Johann Jongkind Painting Reproductions Gallery 1 of 31819-1891
Dutch Impressionist Painter
Johan Barthold Jongkind (June 3, 1819 - February 9, 1891) was a Dutch painter and printmaker regarded as a forerunner of Impressionism who influenced Claude Monet.
Jongkind was born in the town of Lattrop in the Overijssel province of the Netherlands near the border with Germany. Trained at the art academy in The Hague, in 1846 he moved to the Montmartre quarter of Paris, France where he studied under Eugene Isabey and Francois-Edouard Picot.
Two years later, the Paris Salon accepted his work for its exhibition, and he received acclaim from critic Charles Baudelaire and later on from Emile Zola. Jongkind was to experience little success, however, and he suffered bouts of depression complicated by alcoholism.
Jongkind returned to live in Rotterdam in 1855, and remained there until 1860. Back in Paris, in 1861 he rented a studio on the rue de Chevreuse in Montparnasse where some of his paintings began to show glimpses of the Impressionist style to come.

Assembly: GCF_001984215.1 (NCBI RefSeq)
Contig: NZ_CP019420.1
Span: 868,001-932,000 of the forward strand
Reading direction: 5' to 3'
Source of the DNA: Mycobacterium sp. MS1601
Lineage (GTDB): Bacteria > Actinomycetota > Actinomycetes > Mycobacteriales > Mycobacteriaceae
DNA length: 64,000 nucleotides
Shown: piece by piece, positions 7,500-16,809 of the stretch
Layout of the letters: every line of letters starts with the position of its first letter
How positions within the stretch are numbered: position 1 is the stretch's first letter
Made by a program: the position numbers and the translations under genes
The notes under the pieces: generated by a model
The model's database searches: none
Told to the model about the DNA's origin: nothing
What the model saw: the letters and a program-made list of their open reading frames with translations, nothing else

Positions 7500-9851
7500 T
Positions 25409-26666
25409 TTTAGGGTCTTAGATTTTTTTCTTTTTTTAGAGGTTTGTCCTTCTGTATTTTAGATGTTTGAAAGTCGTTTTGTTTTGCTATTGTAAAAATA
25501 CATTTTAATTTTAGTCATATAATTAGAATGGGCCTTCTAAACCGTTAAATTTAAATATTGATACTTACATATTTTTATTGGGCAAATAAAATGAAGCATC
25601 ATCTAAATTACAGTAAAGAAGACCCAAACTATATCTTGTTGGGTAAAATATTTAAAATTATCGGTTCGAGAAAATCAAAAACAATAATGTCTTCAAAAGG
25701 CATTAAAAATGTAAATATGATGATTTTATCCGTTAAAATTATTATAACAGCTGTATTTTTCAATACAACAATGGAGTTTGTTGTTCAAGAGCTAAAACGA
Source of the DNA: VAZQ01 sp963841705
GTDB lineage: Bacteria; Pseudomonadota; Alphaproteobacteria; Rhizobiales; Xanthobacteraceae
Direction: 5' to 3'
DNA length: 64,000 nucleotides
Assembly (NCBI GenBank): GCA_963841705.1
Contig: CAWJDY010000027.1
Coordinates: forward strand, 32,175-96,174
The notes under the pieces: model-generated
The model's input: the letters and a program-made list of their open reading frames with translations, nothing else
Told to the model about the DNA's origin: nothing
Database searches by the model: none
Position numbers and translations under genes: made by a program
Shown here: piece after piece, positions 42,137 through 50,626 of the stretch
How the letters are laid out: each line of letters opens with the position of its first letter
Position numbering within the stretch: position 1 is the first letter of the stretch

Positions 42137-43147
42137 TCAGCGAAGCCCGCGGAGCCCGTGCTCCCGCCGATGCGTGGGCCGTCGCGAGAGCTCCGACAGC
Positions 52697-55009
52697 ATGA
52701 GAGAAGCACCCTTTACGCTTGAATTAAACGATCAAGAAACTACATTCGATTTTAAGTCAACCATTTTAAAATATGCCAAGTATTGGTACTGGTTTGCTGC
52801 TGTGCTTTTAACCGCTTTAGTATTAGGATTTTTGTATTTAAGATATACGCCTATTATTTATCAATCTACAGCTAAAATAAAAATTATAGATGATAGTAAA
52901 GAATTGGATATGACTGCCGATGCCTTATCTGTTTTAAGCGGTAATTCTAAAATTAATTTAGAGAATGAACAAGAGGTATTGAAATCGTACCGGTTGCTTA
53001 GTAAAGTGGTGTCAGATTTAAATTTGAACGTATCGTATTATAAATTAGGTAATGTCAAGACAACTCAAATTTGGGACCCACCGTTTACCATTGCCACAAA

In 1862 he befriended the young Claude Monet who later referred to Jongkind as the "master." The following year Jongkind exhibited at the first Salon des Refuses. Despite several successes, in another of his down periods the Impressionist group did not accept his work for their first exhibition in 1874.
In 1878 with his wife, painter Josephine Fesser, Jongkind moved to live in the small town of La Cote-Saint-Andre near Grenoble in the Isere departement in the southeast of France where he died in 1891. He is buried there in the local cemetery.
71 Paintings of Jongkind
The Port of Dordrecht
The Port of Rotterdam
The Oorcq Canal, Aisne
The Harbor: the Brussels Warehouse District
Skaters at Dordrecht
Landscape with Windmill
The Port of Marseille
The Barge on the Canal near Paris
The Port of Rotterdam
Boatman by a Windmill at Sundown
Windmill near the Water
In the Vicinity of Nevers
Skaters in Holland
Large Sailing Boats at Honfleur
Towpath near Overschie
Leaving the Port of Honfleur
Honfleur, the Railroad Dock
A Windmill near Delft
Landscape with Female Figure